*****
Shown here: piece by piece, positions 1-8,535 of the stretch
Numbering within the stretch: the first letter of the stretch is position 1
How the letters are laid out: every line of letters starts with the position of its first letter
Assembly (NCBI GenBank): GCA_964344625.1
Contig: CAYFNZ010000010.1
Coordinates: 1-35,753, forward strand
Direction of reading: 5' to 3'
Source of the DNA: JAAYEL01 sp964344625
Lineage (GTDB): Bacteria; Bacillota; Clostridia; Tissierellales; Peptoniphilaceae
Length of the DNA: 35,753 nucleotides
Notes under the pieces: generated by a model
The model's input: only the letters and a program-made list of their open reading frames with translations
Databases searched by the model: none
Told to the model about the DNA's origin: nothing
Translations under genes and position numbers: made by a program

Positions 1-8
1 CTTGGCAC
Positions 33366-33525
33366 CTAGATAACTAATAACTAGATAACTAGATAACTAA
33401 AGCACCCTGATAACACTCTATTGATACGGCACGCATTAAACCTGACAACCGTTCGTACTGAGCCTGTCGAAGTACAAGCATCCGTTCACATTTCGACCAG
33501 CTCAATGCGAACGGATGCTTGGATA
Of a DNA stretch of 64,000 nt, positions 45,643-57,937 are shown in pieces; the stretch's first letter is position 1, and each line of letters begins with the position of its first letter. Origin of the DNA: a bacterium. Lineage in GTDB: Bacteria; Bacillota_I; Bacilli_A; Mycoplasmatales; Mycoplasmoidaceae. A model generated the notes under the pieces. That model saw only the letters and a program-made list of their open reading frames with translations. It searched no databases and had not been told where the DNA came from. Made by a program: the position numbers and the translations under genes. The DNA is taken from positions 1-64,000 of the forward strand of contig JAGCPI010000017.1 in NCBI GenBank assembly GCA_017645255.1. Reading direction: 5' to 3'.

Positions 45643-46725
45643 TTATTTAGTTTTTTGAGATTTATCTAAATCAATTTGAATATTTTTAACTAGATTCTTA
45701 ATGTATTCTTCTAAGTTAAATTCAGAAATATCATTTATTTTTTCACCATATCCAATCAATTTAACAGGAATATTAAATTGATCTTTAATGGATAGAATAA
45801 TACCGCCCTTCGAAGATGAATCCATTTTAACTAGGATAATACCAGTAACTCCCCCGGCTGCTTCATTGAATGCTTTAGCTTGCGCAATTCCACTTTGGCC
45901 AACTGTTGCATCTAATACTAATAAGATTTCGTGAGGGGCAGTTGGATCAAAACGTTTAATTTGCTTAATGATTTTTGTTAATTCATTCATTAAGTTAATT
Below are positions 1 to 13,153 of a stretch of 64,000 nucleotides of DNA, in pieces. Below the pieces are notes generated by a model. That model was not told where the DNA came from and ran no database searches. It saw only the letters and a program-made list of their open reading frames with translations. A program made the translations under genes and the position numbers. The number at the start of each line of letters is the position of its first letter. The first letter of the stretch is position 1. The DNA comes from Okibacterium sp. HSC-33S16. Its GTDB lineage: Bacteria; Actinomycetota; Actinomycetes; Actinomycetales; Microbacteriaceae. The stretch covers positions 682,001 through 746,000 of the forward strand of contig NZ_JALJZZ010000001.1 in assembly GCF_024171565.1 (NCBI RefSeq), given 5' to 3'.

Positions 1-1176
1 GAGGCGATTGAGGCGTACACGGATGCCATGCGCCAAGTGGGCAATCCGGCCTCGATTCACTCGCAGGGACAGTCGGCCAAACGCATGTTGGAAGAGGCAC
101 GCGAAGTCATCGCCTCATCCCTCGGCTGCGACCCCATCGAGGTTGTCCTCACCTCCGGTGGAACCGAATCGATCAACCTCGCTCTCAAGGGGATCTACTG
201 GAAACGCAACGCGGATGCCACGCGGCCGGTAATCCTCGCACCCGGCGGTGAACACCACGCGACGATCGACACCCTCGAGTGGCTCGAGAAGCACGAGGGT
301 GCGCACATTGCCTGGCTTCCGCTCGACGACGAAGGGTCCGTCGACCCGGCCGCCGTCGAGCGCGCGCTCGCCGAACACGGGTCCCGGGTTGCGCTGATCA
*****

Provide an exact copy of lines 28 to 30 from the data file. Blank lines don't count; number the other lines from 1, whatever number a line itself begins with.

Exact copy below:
Below are positions 1 to 13,153 of a stretch of 64,000 nucleotides of DNA, in pieces. Below the pieces are notes generated by a model. That model was not told where the DNA came from and ran no database searches. It saw only the letters and a program-made list of their open reading frames with translations. A program made the translations under genes and the position numbers. The number at the start of each line of letters is the position of its first letter. The first letter of the stretch is position 1. The DNA comes from Okibacterium sp. HSC-33S16. Its GTDB lineage: Bacteria; Actinomycetota; Actinomycetes; Actinomycetales; Microbacteriaceae. The stretch covers positions 682,001 through 746,000 of the forward strand of contig NZ_JALJZZ010000001.1 in assembly GCF_024171565.1 (NCBI RefSeq), given 5' to 3'.

Positions 1-1176
1 GAGGCGATTGAGGCGTACACGGATGCCATGCGCCAAGTGGGCAATCCGGCCTCGATTCACTCGCAGGGACAGTCGGCCAAACGCATGTTGGAAGAGGCAC